Photo Credit: courtesy of LOFT
Last week, when Ann Taylor LOFT debuted their new silk cargo pants on their official Facebook page, a number of its 55,729 friends found themselves wishing for a “Dislike” button. Advertised as the "new go-to pant…flowy, cropped, light as a feather and unbelievably versatile…with a fitted blazer for work or dressed down with gladiators on the weekend," LOFT fans revolted against the elasticized ankles, impractical material and hefty price tag. If those features weren’t bad enough, dozens of LOFT Friends rallied against what they deemed was an inability to look good in silky cropped cargo pants unless you look like, well, this.
"Sure, they look great, if you're 5'10" and a stick like the model in the photo...if you're average height or short, and have curves, these will make you look really dumpy. Especially with the huge cargo pockets to emphasize your thighs, and a leg that tapers and will hit most of us in the widest part of our calf. What are you thinking, LOFT? Your clothes used to have classic lines that looked good on anybody; now they're all trendy and shaped weirdly."
In response to the outcry, LOFT did something very cool: They shot pics of real women – their employees – and posted them online. "You asked and we listened! So many of you reached out to us asking to see how our new silk cargo pants look on real women of all sizes. We hope you enjoy our styles."
Here's Julie, LOFT's Manager of Digital Programs, 5'3" and a size 6.
Lisa, LOFT’ Senior Online Stylist, 5’10” and a size 10.
And Liz, LOFT’s VP of Design, 5'6’ and a size 12. (Loved that she wrote, "And for all you mothers, I have two babies. In fact, I got a big hand print of yogurt on my thigh as I was running out to work this morning. I took a wet cloth and wiped it down.... It came off, dry really quick and I was able to keep wearing them. :-)")
Readers were thrilled with the company’s direct response, though most still felt the pants were ugtsers. A typical response: "I love LOFT and I sooooo appreciate you taking the time to 'listen' to our comments and show these pants on real women," wrote one. "I hope you will continue to do this in the future. However, I still maintain these pants are ugly. They don’t even look like capris on #2. I did want to say thank you though and to let you know I shop at Loft, but these pants are a fail. ;)"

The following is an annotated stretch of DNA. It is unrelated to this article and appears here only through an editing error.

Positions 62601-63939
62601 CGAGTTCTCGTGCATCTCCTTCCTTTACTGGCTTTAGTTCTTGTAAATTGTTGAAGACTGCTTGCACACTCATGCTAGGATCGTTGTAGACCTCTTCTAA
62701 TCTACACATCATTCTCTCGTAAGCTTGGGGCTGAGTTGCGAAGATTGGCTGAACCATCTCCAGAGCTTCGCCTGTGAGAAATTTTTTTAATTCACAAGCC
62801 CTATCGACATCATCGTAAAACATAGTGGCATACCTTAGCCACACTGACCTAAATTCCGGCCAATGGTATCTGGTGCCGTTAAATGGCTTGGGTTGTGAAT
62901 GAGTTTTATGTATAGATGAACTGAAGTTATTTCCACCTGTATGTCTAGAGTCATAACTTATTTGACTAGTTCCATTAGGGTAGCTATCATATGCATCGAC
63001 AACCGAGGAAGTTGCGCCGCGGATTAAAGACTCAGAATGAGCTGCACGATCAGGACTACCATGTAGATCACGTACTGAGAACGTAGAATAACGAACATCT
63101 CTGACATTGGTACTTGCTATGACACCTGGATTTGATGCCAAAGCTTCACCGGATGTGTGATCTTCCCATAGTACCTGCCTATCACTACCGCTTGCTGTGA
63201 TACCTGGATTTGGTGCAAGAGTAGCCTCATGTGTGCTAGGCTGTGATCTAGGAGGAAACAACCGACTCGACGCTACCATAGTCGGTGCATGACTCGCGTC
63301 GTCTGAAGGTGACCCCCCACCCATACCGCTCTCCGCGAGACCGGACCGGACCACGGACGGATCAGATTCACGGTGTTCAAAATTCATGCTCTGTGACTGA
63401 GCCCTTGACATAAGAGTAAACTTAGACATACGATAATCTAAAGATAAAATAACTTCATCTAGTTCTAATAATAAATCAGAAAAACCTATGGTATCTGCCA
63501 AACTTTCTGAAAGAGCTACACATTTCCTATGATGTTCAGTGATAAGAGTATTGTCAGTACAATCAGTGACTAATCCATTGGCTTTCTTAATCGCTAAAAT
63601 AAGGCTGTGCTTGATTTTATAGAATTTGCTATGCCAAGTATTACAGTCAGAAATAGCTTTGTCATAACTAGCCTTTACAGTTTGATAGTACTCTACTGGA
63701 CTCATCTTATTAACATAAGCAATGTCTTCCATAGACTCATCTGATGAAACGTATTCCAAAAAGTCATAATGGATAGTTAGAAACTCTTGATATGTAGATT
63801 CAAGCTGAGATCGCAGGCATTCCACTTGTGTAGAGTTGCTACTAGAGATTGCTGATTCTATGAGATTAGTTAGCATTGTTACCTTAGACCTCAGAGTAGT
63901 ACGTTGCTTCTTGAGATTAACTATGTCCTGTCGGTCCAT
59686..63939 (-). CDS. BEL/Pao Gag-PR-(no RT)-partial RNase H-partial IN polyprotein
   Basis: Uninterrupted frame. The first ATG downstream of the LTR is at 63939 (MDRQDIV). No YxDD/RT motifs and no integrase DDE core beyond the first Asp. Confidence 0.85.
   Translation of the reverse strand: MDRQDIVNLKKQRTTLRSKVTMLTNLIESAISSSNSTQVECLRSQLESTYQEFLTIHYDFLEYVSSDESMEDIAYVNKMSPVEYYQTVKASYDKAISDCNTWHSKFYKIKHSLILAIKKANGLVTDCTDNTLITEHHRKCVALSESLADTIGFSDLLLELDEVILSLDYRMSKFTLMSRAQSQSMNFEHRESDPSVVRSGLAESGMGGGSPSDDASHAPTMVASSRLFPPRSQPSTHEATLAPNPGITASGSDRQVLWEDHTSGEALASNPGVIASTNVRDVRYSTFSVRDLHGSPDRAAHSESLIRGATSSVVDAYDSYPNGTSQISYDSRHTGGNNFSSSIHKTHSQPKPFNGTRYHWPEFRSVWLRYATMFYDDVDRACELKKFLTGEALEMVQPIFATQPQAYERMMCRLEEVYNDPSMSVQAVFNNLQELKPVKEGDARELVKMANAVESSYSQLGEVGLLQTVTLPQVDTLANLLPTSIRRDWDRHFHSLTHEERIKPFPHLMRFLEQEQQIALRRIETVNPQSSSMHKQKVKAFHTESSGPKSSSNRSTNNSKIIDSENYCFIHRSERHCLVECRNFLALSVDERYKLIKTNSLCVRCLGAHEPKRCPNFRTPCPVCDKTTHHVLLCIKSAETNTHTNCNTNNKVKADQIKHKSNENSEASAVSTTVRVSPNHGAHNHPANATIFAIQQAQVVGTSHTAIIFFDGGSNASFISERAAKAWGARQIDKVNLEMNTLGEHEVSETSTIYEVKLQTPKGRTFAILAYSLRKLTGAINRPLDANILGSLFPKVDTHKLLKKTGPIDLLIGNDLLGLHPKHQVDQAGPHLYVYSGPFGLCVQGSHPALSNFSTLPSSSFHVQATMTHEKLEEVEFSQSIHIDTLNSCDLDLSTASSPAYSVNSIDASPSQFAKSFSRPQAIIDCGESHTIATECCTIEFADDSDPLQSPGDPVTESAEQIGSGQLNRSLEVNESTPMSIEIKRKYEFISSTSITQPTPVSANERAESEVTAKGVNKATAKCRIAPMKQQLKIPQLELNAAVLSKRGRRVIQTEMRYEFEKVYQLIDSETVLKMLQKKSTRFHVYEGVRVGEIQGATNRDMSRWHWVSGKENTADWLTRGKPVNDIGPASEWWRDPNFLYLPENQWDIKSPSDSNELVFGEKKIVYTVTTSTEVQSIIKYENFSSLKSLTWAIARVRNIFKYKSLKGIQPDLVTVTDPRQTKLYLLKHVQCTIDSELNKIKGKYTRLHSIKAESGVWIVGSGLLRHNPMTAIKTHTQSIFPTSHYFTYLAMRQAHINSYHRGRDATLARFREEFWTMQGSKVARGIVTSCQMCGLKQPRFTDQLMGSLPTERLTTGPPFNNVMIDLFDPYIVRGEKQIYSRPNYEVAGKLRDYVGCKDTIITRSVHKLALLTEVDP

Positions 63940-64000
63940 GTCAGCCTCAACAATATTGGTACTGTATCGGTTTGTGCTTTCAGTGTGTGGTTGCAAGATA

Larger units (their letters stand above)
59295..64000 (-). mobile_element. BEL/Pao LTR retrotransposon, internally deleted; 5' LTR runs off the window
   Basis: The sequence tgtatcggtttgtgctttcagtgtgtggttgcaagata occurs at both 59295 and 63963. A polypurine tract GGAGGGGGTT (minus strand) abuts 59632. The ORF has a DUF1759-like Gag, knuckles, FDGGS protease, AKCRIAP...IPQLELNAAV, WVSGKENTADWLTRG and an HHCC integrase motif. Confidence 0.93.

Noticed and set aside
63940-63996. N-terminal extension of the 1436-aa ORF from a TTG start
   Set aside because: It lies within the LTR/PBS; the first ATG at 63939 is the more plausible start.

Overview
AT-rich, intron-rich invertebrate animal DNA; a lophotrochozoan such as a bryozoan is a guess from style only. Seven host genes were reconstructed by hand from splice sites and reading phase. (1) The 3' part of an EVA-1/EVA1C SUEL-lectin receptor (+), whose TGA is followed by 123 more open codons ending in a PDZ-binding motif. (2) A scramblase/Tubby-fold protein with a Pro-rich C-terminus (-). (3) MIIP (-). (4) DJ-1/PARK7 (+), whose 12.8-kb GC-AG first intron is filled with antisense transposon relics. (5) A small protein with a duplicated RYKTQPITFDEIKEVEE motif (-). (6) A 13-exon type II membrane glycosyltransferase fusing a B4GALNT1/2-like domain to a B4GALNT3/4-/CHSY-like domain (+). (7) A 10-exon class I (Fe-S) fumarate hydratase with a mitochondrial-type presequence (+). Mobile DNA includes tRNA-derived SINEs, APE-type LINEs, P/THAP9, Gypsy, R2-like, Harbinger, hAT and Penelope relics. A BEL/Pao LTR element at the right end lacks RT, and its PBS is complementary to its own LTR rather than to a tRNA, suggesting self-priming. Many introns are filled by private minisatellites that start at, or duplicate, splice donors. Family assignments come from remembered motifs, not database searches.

What a brilliant marketing move. LOFT took a negative situation and flipped it upside-down in a way that not only assuaged upset fans, but won them over, perhaps even moreson than they were pre-cargo debacle. I suppose if I wanted to nitpick, I could argue that their "real women" are all higher-ups in the fashion industry, so they’re partially self-selected to be attractive and stylish, no matter what their size. But they showed women ranging from size 2 to 12, and from 5'3" to 5'10", and had each one explain why she felt the item worked well for her body.
Another example of a store responding to body image-related customer inquiry: UK department store Debenhams is selling swimsuits with unretouched images of the models alongside the airbrushed pics.
The already-superslim model has had her arms, shoulders and legs slimmed, her cleavage enhanced, a slight bra bulge erased, wrinkles, undereye circles and hair wisps removed, and lips glossed. Her "After" waist is only slightly wider than her neck. A sign in the Debenhams window reads, "We’ve not messed with natural beauty; this image is unairbrushed. What do you think?"
I would fall for these types of campaigns hook, line and sinker. Show me those Express pants or that Forever 21 sundress on a woman who looks like me – and looks good in it – and the odds of me purchasing it just doubled.
Well played, LOFT and Debenhams.
Would you rather see real women model clothes? Chime in below.